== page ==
Repeating Econintersect’s comment last month – the Leading Economic Index continues its ballistic path – in March 2011:
The Conference Board Leading Economic Index® (LEI) for the U.S. increased 0.4 percent in March to 114.1 (2004 = 100), following a 1.0 percent increase in February, and a 0.2 percent increase in January.
Says Ataman Ozyildirim, economist at The Conference Board: “The U.S. LEI continued to increase in March, pointing to strengthening business conditions in the near term. The March increase was led by the interest rate spread and housing permits components, while consumer expectations dropped. The U.S. CEI, a monthly measure of current economic conditions, also continued to rise, led by gains in industrial production and employment.”
Says Ken Goldstein, economist at The Conference Board: “The U.S. LEI continues to point to sustained economic growth through year end. Global disruptions, including unrest in the Middle East, rising oil prices and the Japan earthquake, may have some repercussions. However, it remains to be seen what the impact of these shocks will be on the United States and the broader global economy.”
The Conference Board Coincident Economic Index® (CEI) for the U.S. increased 0.2 percent in March to 102.9 (2004 = 100), following a 0.1 percent increase in February, and a 0.5 percent increase in January. The LEI continues to be at an all-time historical high while the CEI is still about 4.3 percent below its level at the beginning of the most recent recession.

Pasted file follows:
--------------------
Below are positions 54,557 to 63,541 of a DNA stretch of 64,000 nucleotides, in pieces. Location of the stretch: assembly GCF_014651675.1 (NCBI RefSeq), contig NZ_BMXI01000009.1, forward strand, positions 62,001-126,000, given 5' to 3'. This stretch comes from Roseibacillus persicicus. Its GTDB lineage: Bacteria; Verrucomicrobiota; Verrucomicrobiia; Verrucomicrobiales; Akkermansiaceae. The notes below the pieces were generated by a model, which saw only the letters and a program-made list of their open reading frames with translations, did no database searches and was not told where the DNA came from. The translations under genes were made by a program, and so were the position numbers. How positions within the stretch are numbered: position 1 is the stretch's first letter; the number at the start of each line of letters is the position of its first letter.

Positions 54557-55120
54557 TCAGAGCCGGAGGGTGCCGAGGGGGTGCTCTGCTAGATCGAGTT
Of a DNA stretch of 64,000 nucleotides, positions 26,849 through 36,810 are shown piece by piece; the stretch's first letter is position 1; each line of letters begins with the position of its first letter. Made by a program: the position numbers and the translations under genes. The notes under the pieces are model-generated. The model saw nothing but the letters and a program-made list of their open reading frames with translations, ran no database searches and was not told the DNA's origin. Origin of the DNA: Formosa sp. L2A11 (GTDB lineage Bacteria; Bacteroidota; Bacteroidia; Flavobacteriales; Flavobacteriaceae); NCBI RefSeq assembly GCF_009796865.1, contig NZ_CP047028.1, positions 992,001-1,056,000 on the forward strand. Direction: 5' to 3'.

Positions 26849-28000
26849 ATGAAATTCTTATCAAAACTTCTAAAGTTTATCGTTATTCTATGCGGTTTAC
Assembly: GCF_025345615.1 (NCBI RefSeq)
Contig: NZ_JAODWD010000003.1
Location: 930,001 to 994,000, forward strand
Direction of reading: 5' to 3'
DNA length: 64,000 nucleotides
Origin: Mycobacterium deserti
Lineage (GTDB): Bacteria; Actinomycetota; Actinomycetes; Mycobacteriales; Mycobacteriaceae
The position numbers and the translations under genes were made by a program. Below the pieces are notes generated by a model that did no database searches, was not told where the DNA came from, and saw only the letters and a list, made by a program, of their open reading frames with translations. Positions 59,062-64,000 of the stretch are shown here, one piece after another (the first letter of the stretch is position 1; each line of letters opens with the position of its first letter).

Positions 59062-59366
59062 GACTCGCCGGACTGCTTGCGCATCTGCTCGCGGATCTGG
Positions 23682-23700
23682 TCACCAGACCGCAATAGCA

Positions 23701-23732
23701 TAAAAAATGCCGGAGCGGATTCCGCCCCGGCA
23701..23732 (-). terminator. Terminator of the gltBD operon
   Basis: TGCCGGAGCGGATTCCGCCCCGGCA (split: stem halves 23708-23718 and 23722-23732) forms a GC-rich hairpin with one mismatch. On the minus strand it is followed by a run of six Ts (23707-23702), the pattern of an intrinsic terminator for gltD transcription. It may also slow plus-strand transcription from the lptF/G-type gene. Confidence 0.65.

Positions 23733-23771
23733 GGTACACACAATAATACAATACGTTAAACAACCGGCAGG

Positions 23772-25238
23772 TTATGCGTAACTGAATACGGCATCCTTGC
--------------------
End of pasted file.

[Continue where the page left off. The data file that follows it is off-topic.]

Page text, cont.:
This index is based to a large extent on monetary measures which have been extraordinarily stimulative with interest rates set at artificially low levels by the Federal Reserve. For this reason, the hyper-values produced by this index are not necessarily linked to any real economic dynamics.
It is confusing why The Conference Board does not comment on these historically unprecedented monetary measures which are creating a forward looking index which has questionable forward looking ability.
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Conference Board Confirms Consumer Relapse by Doug Short
The Consumer is Depressed by Doug Short
CMI: Consumer Weakness Continues by Rick Davis